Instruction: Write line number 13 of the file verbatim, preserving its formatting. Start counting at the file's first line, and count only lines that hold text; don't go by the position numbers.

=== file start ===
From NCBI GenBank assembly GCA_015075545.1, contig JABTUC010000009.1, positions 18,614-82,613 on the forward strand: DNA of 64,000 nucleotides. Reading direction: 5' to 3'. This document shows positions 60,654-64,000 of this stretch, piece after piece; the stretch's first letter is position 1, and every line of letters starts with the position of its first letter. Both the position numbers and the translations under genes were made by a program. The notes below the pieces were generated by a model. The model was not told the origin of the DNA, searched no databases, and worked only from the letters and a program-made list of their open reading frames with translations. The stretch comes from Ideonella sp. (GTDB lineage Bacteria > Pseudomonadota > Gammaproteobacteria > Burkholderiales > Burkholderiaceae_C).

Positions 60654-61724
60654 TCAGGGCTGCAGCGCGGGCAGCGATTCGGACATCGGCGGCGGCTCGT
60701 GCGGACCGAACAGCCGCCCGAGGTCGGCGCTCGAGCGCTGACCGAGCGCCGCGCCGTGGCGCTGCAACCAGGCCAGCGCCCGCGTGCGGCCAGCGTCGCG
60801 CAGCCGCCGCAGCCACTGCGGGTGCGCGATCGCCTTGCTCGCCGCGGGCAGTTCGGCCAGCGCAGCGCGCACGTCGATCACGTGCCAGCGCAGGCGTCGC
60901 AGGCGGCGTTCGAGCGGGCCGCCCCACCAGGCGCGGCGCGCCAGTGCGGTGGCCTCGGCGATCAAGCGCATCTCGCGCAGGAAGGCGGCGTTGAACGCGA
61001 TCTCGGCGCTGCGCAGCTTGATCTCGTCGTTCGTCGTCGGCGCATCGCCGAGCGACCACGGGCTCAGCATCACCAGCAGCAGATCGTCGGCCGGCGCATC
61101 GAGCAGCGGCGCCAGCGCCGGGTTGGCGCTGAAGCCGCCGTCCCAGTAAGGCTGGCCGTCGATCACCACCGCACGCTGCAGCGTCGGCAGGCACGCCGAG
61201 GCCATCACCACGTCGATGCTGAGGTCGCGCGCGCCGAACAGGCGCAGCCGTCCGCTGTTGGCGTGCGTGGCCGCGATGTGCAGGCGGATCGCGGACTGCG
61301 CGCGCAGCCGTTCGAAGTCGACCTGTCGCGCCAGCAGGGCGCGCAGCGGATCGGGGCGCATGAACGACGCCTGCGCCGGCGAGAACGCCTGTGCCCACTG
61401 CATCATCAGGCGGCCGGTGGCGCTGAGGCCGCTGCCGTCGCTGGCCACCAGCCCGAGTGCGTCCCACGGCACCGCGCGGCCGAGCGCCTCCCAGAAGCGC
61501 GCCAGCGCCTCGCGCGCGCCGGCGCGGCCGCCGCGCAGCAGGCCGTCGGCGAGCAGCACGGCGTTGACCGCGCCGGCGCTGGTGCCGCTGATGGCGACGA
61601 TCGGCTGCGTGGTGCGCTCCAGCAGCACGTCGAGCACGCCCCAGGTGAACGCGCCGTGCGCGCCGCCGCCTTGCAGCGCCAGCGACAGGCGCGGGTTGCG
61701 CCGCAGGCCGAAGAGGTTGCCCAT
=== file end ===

61601 TCGGCTGCGTGGTGCGCTCCAGCAGCACGTCGAGCACGCCCCAGGTGAACGCGCCGTGCGCGCCGCCGCCTTGCAGCGCCAGCGACAGGCGCGGGTTGCG